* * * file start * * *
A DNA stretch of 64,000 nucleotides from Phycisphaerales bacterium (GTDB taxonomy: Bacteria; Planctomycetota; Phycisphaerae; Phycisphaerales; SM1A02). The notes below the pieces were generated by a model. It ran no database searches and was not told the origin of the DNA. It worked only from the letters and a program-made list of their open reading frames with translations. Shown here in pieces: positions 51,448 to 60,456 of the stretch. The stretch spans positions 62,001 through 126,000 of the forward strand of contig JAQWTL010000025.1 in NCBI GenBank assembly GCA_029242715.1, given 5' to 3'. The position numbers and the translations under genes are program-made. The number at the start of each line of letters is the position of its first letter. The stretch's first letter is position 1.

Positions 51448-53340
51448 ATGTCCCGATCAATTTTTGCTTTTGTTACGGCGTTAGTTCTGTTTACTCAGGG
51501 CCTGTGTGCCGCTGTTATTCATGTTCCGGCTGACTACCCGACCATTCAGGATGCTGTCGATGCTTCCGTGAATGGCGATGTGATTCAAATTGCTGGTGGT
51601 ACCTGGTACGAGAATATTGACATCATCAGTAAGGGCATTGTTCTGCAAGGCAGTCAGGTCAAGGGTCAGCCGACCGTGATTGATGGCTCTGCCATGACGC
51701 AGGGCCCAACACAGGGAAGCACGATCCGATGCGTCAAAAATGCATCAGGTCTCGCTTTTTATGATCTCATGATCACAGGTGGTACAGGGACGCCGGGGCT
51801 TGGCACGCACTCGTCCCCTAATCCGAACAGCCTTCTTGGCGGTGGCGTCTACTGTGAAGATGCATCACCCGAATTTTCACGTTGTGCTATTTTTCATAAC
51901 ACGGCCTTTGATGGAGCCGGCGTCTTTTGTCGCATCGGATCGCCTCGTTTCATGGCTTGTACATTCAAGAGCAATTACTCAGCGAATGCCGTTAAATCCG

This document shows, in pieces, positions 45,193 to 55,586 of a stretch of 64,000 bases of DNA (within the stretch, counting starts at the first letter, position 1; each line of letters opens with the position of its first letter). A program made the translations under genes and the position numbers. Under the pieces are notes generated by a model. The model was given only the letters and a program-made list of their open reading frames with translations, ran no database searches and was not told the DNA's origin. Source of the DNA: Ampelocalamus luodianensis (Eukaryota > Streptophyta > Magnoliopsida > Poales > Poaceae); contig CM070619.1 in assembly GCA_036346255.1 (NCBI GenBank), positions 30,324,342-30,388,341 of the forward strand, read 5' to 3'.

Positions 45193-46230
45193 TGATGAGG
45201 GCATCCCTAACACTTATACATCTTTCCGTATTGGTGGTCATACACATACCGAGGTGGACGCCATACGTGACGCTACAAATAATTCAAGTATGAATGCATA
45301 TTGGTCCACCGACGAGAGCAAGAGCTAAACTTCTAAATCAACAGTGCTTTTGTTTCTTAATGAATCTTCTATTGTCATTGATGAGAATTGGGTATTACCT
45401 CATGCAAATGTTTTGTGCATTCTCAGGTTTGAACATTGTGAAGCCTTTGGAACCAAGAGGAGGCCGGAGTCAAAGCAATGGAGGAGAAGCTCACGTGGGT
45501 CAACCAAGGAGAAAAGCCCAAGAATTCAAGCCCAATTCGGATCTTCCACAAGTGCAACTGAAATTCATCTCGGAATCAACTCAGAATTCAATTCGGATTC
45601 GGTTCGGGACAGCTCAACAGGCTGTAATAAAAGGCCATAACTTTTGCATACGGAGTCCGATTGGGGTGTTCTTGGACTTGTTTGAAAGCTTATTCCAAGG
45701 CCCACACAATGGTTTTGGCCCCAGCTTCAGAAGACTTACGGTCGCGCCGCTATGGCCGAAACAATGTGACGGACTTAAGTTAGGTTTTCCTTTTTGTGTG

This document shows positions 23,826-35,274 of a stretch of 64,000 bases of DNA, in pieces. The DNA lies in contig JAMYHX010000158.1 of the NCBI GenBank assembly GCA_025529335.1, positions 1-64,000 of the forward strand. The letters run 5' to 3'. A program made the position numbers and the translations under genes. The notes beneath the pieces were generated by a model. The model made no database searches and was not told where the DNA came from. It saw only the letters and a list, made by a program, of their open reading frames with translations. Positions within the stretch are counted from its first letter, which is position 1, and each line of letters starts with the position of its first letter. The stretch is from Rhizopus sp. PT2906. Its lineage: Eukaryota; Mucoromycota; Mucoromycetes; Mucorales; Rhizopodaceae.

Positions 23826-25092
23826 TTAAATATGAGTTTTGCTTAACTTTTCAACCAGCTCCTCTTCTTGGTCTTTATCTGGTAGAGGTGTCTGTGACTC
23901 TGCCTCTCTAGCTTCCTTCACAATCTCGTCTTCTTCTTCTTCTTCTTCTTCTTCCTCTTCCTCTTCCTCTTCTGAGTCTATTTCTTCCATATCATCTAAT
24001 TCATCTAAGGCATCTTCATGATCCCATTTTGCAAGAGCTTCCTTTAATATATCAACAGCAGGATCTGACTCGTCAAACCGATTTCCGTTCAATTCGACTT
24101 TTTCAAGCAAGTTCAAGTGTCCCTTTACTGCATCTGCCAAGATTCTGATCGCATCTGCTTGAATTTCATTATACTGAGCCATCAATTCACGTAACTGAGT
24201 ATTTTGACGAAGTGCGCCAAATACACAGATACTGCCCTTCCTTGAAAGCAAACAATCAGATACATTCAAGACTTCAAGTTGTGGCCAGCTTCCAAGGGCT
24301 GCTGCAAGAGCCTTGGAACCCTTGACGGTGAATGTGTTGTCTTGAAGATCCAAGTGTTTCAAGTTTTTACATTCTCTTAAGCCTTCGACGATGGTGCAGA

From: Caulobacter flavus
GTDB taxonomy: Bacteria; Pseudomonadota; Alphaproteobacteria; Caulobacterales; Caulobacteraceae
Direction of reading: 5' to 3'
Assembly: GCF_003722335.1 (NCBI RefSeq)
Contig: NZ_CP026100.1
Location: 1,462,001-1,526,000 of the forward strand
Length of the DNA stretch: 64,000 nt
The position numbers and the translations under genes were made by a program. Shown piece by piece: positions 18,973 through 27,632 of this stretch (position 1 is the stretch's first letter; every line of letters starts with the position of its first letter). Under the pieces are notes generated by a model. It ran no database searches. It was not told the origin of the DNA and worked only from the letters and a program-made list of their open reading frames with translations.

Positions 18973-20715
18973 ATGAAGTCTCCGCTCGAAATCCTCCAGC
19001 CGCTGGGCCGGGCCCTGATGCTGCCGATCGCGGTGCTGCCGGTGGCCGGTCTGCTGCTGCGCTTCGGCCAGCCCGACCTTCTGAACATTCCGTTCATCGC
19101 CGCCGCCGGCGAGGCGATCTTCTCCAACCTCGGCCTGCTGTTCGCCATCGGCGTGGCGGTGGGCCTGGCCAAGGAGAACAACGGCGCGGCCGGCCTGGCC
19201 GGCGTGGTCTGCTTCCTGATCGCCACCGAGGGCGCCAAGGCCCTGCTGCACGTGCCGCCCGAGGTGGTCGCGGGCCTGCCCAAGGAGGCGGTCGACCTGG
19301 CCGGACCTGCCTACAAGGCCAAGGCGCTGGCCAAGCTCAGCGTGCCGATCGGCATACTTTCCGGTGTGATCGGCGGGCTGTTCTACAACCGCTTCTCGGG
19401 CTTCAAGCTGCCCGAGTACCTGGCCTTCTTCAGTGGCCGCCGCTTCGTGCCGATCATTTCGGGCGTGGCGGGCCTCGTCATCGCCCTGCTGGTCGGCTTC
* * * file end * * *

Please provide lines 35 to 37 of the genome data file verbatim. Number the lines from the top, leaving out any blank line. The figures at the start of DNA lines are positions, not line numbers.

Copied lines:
18973 ATGAAGTCTCCGCTCGAAATCCTCCAGC
19001 CGCTGGGCCGGGCCCTGATGCTGCCGATCGCGGTGCTGCCGGTGGCCGGTCTGCTGCTGCGCTTCGGCCAGCCCGACCTTCTGAACATTCCGTTCATCGC
19101 CGCCGCCGGCGAGGCGATCTTCTCCAACCTCGGCCTGCTGTTCGCCATCGGCGTGGCGGTGGGCCTGGCCAAGGAGAACAACGGCGCGGCCGGCCTGGCC